After expressing his utmost appreciation for his own Peace Corps experience and wishing me luck on my own, the conversation turned to my years in Boston.  When I told him I just left a job at a genetics lab in Boston, he started throwing out names of Geneticists, many of whom I’ve gotten to know.  Apparently, Myron was diagnosed with Hypertrophic cardiomyopathy  (HCM) several years ago and, while living in Boston getting one of his several advanced degrees, turned to the Laboratory for Molecular Medicine for HCM Panel testing.  When the testing returned no identifiable genetic causes for his disease, he started looking for research studies and ultimately enrolled in the MedSeq project.  For those of you who don’t know what that is, MedSeq is a randomized trial studying the integration of whole genome sequencing (WGS) into clinical practice.  While the trial was not specifically set up for discovering HCM variants, Myron joined for the possibility to undergo WGS and share his data with the research community.  Unfortunately he was not selected for the sequencing arm of the trial, but we talked for the remaining bus ride about how participating in the study opened him up to the field of genetics and made him hopeful for eventually finding a cure for the disease.  In addition to being shocked by how serendipitous it was that Myron had “stolen” my seat on the bus, I was increasingly thankful for my time in Boston and the wonderful things that the medical community I got to work with is striving to accomplish.  Keep Calm and MedSeq on :)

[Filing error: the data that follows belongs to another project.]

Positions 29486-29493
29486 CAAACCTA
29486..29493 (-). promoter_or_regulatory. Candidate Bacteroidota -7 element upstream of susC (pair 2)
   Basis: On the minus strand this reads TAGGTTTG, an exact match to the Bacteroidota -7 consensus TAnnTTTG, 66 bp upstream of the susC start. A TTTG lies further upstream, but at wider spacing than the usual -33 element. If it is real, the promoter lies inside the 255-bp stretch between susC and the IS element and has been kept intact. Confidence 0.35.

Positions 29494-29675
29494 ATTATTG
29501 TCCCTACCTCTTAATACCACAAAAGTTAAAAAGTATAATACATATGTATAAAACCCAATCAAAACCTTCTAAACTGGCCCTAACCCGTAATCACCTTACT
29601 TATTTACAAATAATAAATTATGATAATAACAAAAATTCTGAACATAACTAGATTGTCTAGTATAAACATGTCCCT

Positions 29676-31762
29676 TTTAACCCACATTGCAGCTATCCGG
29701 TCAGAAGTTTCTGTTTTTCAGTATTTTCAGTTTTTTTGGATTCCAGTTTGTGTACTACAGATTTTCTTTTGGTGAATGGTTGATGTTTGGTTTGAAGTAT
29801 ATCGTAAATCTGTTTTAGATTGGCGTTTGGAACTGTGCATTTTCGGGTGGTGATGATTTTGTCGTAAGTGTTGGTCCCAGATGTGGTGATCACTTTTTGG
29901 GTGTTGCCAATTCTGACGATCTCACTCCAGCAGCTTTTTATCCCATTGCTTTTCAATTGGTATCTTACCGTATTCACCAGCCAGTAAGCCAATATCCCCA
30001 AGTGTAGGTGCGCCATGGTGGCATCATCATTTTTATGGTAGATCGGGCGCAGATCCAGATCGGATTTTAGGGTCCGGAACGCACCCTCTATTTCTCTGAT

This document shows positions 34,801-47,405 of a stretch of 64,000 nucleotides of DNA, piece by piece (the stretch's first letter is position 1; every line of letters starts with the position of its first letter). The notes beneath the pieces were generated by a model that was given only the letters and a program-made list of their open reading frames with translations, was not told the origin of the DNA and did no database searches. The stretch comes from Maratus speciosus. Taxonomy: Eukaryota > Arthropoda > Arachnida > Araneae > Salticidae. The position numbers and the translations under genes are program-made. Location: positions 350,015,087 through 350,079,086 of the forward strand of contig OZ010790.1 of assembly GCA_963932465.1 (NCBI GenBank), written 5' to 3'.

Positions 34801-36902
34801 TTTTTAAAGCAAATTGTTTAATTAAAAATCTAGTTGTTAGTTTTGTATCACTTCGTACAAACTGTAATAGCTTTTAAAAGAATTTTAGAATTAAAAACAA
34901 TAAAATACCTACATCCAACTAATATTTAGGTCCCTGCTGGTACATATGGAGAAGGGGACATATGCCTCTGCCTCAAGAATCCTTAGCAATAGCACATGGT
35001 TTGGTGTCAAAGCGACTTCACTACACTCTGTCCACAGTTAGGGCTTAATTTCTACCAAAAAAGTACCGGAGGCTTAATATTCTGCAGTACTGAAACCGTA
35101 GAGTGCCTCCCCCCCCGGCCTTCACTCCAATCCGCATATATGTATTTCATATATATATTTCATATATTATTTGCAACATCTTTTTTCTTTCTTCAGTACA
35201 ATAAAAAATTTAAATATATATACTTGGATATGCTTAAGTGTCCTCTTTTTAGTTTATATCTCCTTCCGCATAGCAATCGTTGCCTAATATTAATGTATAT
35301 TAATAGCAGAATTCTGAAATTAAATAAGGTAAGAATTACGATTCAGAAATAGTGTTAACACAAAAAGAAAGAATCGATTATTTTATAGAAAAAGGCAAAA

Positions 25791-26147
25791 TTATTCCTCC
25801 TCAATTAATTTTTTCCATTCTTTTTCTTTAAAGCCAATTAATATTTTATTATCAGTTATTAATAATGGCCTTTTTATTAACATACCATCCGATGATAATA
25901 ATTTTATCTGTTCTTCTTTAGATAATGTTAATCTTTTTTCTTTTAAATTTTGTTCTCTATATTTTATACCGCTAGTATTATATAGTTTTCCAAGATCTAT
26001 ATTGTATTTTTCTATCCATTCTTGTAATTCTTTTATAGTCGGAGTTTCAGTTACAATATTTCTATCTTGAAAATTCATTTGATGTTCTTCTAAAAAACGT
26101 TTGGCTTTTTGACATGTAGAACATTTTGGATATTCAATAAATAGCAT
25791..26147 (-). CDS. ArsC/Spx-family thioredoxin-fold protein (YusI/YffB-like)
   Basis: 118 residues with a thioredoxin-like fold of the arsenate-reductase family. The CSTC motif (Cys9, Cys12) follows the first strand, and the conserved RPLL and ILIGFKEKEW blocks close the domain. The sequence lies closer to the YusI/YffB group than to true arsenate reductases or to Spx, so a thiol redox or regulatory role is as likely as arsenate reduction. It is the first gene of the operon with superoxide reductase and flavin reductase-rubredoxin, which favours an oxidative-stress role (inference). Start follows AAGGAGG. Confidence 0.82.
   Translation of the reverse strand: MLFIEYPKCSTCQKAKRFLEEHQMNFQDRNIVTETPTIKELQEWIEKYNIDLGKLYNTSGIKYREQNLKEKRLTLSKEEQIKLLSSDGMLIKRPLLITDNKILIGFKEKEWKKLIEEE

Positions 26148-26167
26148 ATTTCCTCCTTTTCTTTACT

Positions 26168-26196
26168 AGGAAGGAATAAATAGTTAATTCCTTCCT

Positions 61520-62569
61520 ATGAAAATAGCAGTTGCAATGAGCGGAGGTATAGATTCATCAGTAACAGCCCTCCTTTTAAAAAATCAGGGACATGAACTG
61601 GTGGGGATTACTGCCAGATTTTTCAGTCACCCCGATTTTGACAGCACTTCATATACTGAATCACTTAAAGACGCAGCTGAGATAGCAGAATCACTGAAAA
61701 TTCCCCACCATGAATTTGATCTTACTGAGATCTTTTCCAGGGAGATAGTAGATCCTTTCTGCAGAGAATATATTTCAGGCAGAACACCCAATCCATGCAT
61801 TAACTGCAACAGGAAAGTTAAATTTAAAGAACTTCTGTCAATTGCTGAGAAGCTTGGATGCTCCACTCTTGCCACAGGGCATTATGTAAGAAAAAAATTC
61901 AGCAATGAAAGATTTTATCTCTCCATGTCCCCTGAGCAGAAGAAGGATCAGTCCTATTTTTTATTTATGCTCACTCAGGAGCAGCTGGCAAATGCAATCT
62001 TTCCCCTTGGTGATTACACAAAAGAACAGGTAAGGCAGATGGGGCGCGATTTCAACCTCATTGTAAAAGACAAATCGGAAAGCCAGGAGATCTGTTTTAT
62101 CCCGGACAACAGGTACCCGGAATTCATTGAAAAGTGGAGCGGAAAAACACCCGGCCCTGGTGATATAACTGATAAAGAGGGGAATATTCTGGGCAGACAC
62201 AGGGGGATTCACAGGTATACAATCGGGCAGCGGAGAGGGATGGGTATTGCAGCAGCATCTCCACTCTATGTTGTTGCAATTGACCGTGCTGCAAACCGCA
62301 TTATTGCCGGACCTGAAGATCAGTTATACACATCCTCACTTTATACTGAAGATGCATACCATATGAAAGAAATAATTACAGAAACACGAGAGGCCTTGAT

So, while this post isn’t necessarily about the Peace Corps or even getting ready to leave, I think it illustrates a really valuable lesson that will be essential to my success overseas:  A stranger is just a friend waiting to happen.